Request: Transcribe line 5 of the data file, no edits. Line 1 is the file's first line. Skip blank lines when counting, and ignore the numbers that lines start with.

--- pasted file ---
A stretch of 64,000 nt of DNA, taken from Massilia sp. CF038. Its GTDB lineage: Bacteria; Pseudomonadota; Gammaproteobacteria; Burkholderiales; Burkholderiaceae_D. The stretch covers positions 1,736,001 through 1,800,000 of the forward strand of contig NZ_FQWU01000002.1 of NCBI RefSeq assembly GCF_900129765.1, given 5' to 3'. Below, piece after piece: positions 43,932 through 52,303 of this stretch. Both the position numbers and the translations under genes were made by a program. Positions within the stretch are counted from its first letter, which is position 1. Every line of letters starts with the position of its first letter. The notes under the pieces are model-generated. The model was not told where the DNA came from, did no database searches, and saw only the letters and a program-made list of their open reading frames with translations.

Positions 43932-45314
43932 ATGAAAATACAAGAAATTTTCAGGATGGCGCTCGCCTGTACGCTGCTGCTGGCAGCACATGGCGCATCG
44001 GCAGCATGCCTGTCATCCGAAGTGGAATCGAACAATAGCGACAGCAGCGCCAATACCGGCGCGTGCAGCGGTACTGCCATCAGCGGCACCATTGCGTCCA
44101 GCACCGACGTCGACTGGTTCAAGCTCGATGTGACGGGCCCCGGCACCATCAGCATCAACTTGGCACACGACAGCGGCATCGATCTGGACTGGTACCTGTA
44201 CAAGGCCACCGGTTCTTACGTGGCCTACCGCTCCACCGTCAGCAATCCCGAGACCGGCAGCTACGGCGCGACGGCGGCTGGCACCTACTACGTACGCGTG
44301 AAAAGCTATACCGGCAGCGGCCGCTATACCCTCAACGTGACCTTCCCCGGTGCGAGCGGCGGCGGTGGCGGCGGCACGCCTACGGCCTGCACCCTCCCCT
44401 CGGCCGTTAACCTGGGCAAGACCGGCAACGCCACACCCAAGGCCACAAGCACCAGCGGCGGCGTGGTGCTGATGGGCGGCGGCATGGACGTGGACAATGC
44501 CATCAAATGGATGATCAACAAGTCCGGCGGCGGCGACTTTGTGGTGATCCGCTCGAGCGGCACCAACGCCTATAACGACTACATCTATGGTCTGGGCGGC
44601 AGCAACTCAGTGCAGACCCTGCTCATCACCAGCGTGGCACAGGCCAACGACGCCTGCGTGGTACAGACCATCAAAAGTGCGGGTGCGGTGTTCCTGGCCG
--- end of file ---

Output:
44101 GCACCGACGTCGACTGGTTCAAGCTCGATGTGACGGGCCCCGGCACCATCAGCATCAACTTGGCACACGACAGCGGCATCGATCTGGACTGGTACCTGTA